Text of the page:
Why ‘Brexit’ Will Strengthen NATO and the West
Three months after the Brexit vote, it’s time for the UK’s leaders to “get this country moving again,” as JFK once exhorted Americans. Or “make Britain great again,” per Donald Trump, if you prefer.
Brexit was undeniably a revolution in human affairs, opening up vistas for Britain once buried in European Union bureaucracy. Both economically and politically, London has a unique opportunity to rewrite the international conventional wisdom.
Margaret Thatcher foresaw exactly what Britain needs today: “Don’t follow the crowd. Let the crowd follow you.” On Britain’s relationship with the EU, for example, commentators dissecting the “Norway model” or the “Swiss model” are missing the point. Create a British model suited to Britain’s needs, and press ahead.
Negotiations with Brussels’ bitter-enders will be difficult; no one who has ever dealt with the EU could imagine anything else. But do not approach the EU true believers as supplicants. Their businesses and consumers want access to UK markets, products and services just as their British counterparts want the reverse.
Within the EU and within individual European governments, particularly Germany, Britain’s negotiators should seek allies to outflank recalcitrant politicians, many of whom are already severely stressed because of mistakes on other fronts, notably the terrorist attacks and refugee floods sweeping the continent. Divide and conquer has long been a winning strategy, and can be again in the exit negotiations.
On those security issues, Brexit affords the UK the opportunity to be an independent world power once again. No longer drowning in the molasses of EU decision-making, London can act as an equal partner with Washington regarding threats to the West globally.
True, there are those in America, as well as Britain, who have long held that it is in America’s interest to have Britain inside the EU arguing the US case. On this theory, the UK’s role is to be the US barrister before the high court of Germany and France.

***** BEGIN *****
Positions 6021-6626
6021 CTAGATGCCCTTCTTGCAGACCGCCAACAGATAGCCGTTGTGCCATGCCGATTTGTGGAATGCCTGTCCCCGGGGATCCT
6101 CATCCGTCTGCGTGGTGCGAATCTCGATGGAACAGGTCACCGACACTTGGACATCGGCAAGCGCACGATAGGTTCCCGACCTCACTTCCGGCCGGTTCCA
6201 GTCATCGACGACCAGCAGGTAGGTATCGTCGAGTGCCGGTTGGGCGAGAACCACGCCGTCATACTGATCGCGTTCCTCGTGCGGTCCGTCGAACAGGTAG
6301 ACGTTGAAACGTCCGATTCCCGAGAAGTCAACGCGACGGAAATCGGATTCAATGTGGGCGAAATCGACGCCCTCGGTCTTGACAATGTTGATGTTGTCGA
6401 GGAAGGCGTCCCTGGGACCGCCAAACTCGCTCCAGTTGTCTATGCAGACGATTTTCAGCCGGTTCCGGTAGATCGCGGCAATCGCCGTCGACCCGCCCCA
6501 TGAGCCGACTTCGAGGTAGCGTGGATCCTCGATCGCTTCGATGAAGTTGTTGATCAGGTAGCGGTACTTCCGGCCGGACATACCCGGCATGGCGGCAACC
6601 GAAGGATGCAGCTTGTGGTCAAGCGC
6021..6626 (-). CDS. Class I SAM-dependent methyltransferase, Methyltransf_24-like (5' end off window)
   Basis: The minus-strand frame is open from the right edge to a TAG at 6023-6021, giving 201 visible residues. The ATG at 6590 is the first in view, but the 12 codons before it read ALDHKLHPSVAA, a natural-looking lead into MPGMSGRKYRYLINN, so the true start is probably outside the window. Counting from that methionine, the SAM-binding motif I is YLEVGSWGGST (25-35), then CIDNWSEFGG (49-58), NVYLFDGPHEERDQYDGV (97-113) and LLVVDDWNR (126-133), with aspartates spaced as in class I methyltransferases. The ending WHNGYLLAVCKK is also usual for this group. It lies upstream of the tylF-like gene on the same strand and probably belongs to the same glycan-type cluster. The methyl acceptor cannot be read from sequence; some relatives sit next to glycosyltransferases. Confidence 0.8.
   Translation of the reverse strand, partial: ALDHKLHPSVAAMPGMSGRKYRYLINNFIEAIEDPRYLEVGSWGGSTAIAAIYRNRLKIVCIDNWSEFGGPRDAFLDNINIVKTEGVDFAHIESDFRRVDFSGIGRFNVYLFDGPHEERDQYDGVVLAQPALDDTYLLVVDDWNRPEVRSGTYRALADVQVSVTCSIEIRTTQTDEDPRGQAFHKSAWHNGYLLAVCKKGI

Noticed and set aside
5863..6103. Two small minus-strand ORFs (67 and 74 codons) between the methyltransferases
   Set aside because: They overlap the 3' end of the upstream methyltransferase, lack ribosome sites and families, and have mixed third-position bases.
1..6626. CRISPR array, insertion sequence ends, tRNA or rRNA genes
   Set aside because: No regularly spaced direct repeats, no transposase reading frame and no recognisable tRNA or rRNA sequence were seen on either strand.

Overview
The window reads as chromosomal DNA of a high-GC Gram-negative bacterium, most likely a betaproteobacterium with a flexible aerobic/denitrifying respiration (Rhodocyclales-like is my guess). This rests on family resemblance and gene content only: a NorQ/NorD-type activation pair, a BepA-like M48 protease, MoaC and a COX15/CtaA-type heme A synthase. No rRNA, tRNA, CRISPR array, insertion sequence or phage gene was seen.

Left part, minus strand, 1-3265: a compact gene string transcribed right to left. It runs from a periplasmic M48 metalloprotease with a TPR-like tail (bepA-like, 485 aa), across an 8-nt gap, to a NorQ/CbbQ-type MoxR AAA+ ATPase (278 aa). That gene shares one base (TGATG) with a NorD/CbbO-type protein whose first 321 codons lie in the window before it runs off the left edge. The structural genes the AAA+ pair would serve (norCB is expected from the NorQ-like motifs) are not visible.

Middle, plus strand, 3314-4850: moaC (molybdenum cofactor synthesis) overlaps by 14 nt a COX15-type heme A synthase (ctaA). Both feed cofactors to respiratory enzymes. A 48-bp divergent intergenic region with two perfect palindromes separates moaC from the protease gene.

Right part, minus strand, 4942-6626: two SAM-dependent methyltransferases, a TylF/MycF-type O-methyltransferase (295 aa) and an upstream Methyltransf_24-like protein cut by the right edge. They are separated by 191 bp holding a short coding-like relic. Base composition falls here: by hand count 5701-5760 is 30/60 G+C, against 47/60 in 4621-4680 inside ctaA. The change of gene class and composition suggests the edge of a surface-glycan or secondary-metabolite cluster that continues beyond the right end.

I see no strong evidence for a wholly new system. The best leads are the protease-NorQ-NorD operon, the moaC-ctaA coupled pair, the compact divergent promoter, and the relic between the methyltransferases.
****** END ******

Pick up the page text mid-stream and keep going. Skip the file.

This has always been nonsense. It hasn’t worked for the United States, but more to the point here, neither has it worked for Britain. You lose nothing by abandoning the role. The notion that Britain must have “a seat at the table” in the EU appeals primarily to those whose sole objective is having a seat at the table. (This means you, Whitehall mandarins.) Actually getting things done requires rising from a table and doing it, precisely what Brexit now allows.
EU politico-military decision-making invariably produces a smoothie – appetising perhaps, but hardly durable. Recent French and German efforts to move (yet again) toward more robust EU military capabilities may achieve rhetorical success, but little else. From the St Malo declaration forward, the EU collectively has been long on defence talk and short on action. A fully independent UK can now be more effective with NATO’s central and eastern European members by not having to temper its security posture to suit Berlin and Paris. For example, Britain’s view of resurgent Russian militarism within the former Soviet Union has consistently been more clear-eyed than many of its continental partners.
Now, London will once more have its own voice to say so.
Whether, after the US presidential election on November 8, America will again have the political leadership it needs to complement renewed British assertiveness is presently unknowable.
The election is tightening, however, as Trump’s support solidifies and as Clinton’s manifest inadequacies become more evident. But whatever happens in November, Britain must still make her own way.
History’s opportunities do not last forever. The Brexit decision should not be squandered through indecisiveness and inaction. If Britain proceeds confidently, the ripples of Brexit in Europe and beyond will force reforms that could remake the European political landscape to the advantage of both the UK and its soon-to-be-former EU partners. The same is true for NATO, which needs to become more agile and less bureaucratic.
Britain’s actions over the next few months will be more important for itself and the wider West than anything London has done since 1945.
John Bolton is a former United States Ambassador to the United Nations. This article was originally published by The Daily Telegraph.